Q. Now, the other – the other strange thing, that I think we noted this morning, or perhaps it wasn’t obvious, was you seem to be surprised that when York Regional Police now is doing its accuracy and precision testing they’re not doing groups of 10 tests. They’re doing groups of two

tests. A. That's correct. Um, I – when we started going through this book with the data in it... Q. Yes. A. ...um, when we were looking through it, I noticed that there was only two calibration check results, or two I-T-P results, and I found that unusual. That’s why I asked the question about whether or not the data had been redacted, because I was expecting to see 10 values. Q. Yes. A. And I think – or I believe what we’ve realized here is that – or what I’ve just realized, actually, is that starting in June 2011 when York Regional Police took over the maintenance of their instruments they were doing the standard – yeah, conducting the breath tests and they were doing standards at 50, 100 and 300 as well as they were doing the wet bath simulator testing and I-T-P testing – this is page 11 of Exhibit 12. Q. Yes.

A. And they were doing 10 at that point of both of those. Q. Yes. A. Then in the next inspection, on June 20th, 2012 they were doing exactly the same thing. And it was 10 values. Yes, the form clearly says 10. And then in 2013 September 11th, they’re doing the same thing again, where it’s 2 – sorry – 1 – sorry, 10 I-T-Ps and 10 calibration checks. And then in 2014, sorry, again, 10 calibration checks and 10 internal test procedures. Q. Yes. A. And then in 2015 it starts to change to 2. The form has changed from 2 pages to 1 page, which is where we

saw that data that I was confused about. Q. Yes. A. So, it appears that what they were doing was an annual inspection on those ones that I just mentioned. Now it appears that they’ve changed to go to monthly inspections. Q. Yes. A. And changed the parameters, so therefore, I would assume that there might be another annual inspection after this one that would probably be more reflective of the ones that were done previously, such as the ones in 2011, ’12, ’13 and ’14, that these are just something that’s been instituted since March of 2015 as a – kind of like Toronto Police Service. Toronto Police Service does weekly inspections. Q. Yes. A. This is probably the same thing on a monthly basis. Q. Right, well.... A. So, this is a different kind of inspection than an annual inspection. It’s not as intense, if you will, not as vigorous as say, an annual inspection. Q. But of course we don’t know that for sure unless we see all the documentation. A. Which documentation... Q. Well not unless we.... A. ...are you referring to? Q. Unless we’ve got a complete set of documentation and the documentation that we’ve got, for example, for 2015 is missing the data printouts that go with that inspection. A. Well, I don’t determine what is provided by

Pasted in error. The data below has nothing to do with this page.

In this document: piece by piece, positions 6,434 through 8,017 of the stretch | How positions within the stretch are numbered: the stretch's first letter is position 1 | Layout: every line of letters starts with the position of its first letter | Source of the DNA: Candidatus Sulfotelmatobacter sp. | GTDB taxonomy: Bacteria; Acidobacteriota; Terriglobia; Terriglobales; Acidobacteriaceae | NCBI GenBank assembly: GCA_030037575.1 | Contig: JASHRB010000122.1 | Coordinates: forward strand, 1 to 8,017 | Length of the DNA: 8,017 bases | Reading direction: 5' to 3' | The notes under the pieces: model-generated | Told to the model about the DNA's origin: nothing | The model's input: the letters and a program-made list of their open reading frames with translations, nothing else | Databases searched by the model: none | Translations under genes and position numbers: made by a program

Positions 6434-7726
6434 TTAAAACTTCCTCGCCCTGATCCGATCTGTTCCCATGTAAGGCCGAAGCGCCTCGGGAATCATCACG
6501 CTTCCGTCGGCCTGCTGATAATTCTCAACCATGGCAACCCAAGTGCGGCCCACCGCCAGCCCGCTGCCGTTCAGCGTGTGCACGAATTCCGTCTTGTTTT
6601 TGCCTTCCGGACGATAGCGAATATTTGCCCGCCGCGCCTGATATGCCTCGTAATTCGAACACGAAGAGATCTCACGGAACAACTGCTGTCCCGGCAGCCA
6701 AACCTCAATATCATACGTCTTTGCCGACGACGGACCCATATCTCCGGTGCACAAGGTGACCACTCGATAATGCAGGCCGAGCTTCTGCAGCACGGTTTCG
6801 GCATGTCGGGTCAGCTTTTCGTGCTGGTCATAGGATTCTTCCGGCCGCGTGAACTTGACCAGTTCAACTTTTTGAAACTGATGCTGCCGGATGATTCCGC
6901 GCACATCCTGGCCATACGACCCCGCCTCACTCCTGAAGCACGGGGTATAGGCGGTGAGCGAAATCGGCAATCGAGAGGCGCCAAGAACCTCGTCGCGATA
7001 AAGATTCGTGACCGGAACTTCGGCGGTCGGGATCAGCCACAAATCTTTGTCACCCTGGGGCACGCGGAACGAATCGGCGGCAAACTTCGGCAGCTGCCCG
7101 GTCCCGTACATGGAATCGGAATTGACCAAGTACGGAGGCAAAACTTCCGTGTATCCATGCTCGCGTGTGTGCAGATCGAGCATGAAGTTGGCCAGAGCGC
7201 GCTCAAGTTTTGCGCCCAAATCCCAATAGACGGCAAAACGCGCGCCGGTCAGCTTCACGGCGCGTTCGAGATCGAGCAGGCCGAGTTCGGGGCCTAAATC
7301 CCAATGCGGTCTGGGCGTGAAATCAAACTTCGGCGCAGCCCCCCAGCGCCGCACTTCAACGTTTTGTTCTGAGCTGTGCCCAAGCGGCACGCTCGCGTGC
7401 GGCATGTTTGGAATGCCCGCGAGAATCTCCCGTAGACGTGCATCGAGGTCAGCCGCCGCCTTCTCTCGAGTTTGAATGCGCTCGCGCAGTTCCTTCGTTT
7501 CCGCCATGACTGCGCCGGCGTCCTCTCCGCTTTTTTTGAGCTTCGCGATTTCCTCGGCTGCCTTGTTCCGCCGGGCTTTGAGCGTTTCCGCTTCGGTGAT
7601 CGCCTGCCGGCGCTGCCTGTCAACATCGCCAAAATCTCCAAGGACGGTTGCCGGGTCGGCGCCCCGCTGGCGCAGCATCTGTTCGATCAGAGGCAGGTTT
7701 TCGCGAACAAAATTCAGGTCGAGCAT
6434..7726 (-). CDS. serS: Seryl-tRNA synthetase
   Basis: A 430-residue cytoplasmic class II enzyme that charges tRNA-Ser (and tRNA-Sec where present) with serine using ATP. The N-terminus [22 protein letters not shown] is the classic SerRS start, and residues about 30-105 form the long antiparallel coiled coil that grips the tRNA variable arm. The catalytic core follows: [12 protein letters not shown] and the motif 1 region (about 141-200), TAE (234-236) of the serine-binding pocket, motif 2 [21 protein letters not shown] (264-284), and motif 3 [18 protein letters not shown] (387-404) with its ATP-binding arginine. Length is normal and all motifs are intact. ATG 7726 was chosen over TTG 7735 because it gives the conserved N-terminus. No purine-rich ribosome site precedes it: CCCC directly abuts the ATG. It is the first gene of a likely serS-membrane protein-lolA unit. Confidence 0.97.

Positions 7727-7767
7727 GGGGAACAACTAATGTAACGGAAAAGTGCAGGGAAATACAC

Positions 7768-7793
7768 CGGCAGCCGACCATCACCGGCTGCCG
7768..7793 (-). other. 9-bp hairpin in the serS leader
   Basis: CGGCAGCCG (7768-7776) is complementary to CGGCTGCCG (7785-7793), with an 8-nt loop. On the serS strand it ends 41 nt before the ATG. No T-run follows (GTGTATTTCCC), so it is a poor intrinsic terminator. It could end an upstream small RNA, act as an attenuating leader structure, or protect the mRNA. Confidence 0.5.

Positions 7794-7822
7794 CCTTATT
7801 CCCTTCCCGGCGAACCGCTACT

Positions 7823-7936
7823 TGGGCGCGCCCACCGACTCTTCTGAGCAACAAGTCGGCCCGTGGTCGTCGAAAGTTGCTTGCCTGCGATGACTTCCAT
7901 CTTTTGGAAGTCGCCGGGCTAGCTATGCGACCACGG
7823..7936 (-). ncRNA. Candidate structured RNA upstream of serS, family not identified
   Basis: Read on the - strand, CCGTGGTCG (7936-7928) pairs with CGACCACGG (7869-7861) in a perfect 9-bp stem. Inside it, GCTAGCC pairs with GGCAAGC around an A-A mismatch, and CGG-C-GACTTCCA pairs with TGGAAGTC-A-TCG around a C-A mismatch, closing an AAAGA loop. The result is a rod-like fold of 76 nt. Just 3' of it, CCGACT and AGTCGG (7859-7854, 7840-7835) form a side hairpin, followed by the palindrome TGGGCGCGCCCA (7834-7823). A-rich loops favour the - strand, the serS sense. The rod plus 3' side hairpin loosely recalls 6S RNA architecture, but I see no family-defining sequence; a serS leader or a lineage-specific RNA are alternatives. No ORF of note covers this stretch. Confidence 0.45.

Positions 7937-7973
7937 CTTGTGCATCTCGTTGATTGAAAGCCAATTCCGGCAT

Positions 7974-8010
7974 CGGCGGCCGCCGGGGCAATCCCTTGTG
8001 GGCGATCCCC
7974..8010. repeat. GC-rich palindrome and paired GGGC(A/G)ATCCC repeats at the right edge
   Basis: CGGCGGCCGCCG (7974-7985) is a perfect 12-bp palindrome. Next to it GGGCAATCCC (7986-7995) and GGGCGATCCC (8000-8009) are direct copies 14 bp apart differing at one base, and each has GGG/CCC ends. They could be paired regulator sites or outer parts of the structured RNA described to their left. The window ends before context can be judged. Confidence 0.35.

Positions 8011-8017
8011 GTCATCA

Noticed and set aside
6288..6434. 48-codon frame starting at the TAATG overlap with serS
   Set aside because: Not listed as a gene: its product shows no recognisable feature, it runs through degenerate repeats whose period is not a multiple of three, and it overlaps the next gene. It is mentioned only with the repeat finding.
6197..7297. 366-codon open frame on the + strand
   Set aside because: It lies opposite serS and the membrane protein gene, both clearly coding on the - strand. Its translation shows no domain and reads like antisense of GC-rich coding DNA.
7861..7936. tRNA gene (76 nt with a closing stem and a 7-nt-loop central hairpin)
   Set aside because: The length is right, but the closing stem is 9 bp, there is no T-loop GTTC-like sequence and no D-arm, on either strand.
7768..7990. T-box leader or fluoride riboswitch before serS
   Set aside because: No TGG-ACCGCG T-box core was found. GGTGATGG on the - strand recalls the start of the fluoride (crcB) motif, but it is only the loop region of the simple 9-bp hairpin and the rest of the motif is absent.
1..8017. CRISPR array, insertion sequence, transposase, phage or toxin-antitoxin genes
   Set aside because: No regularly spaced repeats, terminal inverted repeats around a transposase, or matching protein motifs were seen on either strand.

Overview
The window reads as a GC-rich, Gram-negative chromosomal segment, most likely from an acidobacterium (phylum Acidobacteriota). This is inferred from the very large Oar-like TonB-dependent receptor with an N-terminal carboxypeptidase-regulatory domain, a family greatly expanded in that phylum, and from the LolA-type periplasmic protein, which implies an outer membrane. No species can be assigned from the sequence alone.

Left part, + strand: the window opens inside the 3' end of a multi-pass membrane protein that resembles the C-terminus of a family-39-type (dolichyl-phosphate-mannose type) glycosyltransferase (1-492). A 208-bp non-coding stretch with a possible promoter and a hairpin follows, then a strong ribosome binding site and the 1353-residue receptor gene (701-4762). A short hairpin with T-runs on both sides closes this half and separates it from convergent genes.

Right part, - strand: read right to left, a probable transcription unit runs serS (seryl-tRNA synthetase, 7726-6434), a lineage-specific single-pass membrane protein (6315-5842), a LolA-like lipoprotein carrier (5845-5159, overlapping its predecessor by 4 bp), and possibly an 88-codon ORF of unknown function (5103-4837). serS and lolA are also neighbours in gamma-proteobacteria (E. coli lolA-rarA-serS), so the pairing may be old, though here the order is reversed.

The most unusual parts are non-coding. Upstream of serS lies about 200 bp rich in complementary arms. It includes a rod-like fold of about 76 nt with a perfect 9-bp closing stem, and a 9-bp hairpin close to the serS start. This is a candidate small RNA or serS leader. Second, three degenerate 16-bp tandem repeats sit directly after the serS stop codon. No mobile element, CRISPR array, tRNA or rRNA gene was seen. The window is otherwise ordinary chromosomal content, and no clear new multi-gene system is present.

York Regional Police with respect to disclosure. Q. Yes. A. So, this is all I was provided, which I think is exactly what you were given. Q. Yes. A. And if that was the policy of York Regional Police that this is what you get at that moment in time, I can’t speak to that.

#crossex #inspection

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Intoxilyzer®  is a registered trademark of CMI, Inc. The Intoxilyzer® 5000C is an "approved instrument" in Canada.
Breathalyzer® is a registered trademark of Draeger Safety, Inc., Breathalyzer Division. The owner of the trademark is Robert F. Borkenstein and Draeger Safety, Inc. has leased the exclusive rights of use from him. The Breathalyzer® 900 and Breathalyzer® 900A were "approved instruments" in Canada.
DrugTest® 5000 is also a registered trademark of Draeger Safety, Inc.. DrugTest® 5000 is "approved drug screening equipment" in Canada.
Alcotest® is a registered trademark of Draeger Safety, Inc. The Alcotest® 7410 GLC and 6810 are each an "approved screening device" in Canada.
Datamaster®  is a registered trademark of National Patent Analytical Systems, Inc.  The BAC Datamaster® C  is an "approved instrument" in Canada.